District of New York. On January 17, 1990, this Court issued an
opinion and order permanently enjoining any litigation
concerning the Consent Decree in any forum other than the
Southern District of New York. See January 17, 1990 Opinion and
Order, 728 F. Supp. 1032, 1039 (S.D.N. Y. 1990), aff'd
907 F.2d 277 (2d Cir. 1990).
The instant plaintiffs neither dismiss their suit in the New
Jersey court nor transfered that action to the Southern
District of New York. See January 17 Order, supra, 728 F. Supp.
at 1058, aff'd 907 F.2d 277 (2d Cir. 1990). On December 14,
1989, the Investigations Officer moved the New Jersey court to
transfer the instant case to the Southern District of New York.
On December 20, 1989, the New Jersey court stayed that motion
pending the outcome of the All Writs Act litigation before this
Court. On January 18, 1990, the Investigations Officer informed
the New Jersey court of this Court's January 17, 1990 Order. On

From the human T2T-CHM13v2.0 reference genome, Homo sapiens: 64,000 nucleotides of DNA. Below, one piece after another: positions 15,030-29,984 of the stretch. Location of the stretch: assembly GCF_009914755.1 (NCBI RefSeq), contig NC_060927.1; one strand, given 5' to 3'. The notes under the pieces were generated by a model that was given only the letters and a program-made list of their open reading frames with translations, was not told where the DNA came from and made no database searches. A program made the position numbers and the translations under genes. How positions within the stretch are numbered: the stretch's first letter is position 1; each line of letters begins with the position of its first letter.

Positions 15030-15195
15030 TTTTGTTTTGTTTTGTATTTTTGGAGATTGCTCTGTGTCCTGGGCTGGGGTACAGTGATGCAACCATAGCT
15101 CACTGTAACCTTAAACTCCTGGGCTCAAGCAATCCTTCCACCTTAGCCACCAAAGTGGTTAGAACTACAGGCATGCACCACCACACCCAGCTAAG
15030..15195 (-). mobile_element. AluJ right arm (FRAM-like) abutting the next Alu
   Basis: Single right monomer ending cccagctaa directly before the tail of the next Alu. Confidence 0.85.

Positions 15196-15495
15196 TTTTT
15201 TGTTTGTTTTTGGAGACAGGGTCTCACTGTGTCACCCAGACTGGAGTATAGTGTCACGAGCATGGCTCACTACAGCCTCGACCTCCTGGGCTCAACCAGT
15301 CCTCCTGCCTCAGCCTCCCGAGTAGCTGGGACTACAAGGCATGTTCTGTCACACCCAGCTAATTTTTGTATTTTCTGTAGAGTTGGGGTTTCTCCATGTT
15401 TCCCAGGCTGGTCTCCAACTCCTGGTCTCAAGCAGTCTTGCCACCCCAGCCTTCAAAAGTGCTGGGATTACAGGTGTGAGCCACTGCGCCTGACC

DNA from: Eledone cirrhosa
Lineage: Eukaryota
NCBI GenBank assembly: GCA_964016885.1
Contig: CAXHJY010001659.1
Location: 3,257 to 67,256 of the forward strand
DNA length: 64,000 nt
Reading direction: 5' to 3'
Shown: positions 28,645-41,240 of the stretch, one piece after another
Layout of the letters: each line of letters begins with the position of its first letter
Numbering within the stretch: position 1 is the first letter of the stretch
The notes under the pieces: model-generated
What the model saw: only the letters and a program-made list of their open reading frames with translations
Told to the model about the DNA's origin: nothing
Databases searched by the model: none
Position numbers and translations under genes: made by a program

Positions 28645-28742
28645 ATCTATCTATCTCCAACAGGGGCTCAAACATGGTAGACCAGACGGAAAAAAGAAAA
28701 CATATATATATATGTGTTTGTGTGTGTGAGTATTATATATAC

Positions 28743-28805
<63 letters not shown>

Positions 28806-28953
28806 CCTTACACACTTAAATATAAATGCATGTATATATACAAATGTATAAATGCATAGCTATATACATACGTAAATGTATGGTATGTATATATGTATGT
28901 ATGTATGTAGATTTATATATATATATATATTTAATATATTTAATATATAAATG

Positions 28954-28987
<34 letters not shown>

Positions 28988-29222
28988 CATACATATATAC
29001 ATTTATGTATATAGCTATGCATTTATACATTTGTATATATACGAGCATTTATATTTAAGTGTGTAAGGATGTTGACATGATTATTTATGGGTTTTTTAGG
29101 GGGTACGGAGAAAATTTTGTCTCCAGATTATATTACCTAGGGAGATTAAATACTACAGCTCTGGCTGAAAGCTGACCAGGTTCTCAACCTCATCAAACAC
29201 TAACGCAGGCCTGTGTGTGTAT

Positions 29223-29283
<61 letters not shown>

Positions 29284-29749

February 15, 1990, the New Jersey court granted the
Investigations Officer's motion to transfer venue to this
On April 2, 1990, the Investigations Officer filed the
instant motion to dismiss plaintiffs' complaint in its
entirety. Plaintiffs opposed the instant motion, and moved for
recusal pursuant to 28 U.S.C. § 455(a). In a Memorandum and
Order dated April 2, 1990, this Court denied plaintiffs'
Plaintiffs' complaint seeks (1) an injunction barring the
Investigations Officer from examining their books and records;
and (2) a declaratory judgment that the demand for production
under ¶ F.12.(C)(i)(a) violates the IBT constitution and that
plaintiffs are not obligated to comply with the discovery
It is well-settled in this circuit that in considering a
motion to dismiss pursuant to Fed.R.Civ.Pro. 12(b)(6), the
court should view the complaint in the light most favorable to
the plaintiff. I have, and find that in this instance,
plaintiffs' allegations are specifically precluded by
determinations of this Court and the Court of Appeals for the
Second Circuit regarding the underlying suit. See November 2,
1989 Memorandum and Order, 725 F. Supp. 162 (S.D.N.Y. 1989),
aff'd 905 F.2d 610 (2d Cir. 1990); January 17, 1990 Order,
supra, aff'd 907 F.2d 277 (2d Cir. 1990); March 13, 1990
Opinion and Order, 735 F. Supp. 506 (S.D.N.Y. 1990) aff'd
905 F.2d 610 (2d Cir. 1990); April 9, 1990 Memorandum and